• CIRO Model (Context, Input, Reaction, Outcome): This model takes a holistic approach, considering the training context (needs assessment), inputs (resources invested), participant reactions, and most importantly, the training’s outcomes on individual and organisational performance.
  • Phillips ROI Methodology: Building upon Kirkpatrick, this model calculates the financial ROI of training programs. It helps quantify the cost-benefit analysis by considering pre- and post-training performance metrics, cost savings achieved, and increased productivity.
  • Brinkerhoff’s Success Case Method: This approach identifies “success stories” and “failures” resulting from training programs. Analysing these extreme cases provides valuable insights into the program’s effectiveness and helps refine future iterations.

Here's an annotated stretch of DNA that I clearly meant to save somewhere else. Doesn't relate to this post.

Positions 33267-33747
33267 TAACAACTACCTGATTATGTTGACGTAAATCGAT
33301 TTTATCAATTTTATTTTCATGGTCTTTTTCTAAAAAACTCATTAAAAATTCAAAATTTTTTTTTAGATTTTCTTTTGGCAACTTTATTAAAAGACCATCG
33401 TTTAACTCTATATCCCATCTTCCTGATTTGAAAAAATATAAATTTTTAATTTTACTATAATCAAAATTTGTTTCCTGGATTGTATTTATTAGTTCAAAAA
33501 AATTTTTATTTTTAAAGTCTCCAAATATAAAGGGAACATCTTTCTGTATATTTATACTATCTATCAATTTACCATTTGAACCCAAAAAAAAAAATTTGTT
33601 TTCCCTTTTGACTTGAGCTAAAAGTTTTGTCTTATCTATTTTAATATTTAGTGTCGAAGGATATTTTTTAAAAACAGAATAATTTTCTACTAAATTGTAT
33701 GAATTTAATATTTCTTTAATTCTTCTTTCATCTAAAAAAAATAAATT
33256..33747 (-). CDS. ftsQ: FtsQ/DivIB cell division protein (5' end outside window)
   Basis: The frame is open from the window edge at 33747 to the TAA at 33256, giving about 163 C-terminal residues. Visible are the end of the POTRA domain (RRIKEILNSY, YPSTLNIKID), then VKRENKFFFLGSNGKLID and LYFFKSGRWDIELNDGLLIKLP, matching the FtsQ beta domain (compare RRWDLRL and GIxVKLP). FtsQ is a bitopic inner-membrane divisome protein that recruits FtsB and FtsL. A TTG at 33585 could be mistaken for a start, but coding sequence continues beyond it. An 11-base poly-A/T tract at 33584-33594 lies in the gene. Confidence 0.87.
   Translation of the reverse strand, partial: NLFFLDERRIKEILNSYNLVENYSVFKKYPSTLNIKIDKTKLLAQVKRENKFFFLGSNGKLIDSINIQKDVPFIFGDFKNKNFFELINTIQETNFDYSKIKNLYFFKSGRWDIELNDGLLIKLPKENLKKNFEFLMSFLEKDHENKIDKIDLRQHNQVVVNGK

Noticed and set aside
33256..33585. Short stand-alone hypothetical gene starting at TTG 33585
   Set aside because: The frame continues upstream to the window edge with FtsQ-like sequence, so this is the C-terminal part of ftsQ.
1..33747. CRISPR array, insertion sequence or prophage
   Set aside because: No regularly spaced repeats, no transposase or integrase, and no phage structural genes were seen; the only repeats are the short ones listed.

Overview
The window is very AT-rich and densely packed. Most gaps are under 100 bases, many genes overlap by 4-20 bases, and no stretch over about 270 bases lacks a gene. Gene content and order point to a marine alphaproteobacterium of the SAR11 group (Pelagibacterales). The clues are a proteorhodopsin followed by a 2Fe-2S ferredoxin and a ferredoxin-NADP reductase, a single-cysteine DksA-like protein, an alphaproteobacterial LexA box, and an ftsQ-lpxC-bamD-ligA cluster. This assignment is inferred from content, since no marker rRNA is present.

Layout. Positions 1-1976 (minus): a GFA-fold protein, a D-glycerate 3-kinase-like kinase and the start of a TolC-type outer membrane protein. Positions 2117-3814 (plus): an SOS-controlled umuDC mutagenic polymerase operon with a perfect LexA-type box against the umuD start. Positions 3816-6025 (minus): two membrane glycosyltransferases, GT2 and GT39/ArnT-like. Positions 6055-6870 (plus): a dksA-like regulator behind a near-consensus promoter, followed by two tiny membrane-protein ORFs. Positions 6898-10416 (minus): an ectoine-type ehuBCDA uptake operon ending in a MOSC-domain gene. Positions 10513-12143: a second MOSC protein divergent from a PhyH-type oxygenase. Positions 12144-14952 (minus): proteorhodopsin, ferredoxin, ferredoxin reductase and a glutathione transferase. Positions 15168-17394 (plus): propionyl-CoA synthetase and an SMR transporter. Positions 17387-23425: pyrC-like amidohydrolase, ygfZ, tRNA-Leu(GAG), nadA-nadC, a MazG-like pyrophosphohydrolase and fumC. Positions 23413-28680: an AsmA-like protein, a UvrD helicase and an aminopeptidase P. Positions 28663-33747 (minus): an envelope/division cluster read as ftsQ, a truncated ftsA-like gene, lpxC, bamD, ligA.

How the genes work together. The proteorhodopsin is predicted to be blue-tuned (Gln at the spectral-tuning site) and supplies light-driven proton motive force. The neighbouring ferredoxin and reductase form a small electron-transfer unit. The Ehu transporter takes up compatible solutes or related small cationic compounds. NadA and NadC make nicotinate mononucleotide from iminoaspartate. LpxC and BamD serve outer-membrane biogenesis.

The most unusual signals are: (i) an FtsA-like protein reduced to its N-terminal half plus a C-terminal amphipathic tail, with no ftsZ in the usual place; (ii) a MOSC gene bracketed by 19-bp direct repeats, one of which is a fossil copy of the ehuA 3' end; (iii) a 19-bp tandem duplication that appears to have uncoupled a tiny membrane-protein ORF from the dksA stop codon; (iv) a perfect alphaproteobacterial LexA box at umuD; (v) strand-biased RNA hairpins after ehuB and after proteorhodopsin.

• Kaufman’s Five Levels of Training Evaluation: This model expands on Kirkpatrick, adding levels for “input” (resources and program design) and “process” (delivery methods and learner engagement). This comprehensive evaluation helps identify areas for improvement across the entire training lifecycle.
  • Anderson Learning Evaluation Model aligns training goals with the organisation’s strategic objectives. It utilises a three-stage cycle to:


Choosing the Right Model

The best model depends on your specific training goals and the resources available. Here are some considerations: